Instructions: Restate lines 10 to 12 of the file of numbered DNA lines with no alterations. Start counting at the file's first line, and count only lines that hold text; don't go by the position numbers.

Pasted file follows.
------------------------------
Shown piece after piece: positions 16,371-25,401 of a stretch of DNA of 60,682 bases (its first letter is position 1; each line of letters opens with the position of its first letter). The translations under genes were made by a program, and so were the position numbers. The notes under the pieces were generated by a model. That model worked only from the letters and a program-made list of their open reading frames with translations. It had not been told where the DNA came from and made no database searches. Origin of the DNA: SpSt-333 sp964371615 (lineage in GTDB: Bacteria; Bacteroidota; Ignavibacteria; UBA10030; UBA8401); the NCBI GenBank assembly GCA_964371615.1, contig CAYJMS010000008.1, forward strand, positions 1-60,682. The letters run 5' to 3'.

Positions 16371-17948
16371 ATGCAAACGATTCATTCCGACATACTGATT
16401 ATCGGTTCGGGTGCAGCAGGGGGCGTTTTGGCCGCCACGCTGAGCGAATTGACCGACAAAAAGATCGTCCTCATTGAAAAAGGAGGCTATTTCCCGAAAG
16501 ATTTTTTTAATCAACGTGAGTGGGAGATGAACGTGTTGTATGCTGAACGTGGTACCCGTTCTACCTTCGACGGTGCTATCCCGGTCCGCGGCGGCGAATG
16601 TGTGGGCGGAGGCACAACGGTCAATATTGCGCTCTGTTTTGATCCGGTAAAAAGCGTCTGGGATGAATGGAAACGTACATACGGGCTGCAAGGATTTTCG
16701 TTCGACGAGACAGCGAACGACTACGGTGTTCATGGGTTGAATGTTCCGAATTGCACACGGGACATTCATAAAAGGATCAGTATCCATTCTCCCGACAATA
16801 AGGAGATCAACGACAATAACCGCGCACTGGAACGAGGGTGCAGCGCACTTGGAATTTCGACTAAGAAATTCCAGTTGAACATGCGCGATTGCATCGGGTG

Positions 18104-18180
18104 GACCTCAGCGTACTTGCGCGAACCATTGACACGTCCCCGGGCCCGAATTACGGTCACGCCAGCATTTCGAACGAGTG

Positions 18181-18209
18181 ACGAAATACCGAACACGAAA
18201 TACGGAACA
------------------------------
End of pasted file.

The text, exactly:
18104 GACCTCAGCGTACTTGCGCGAACCATTGACACGTCCCCGGGCCCGAATTACGGTCACGCCAGCATTTCGAACGAGTG

Positions 18181-18209
18181 ACGAAATACCGAACACGAAA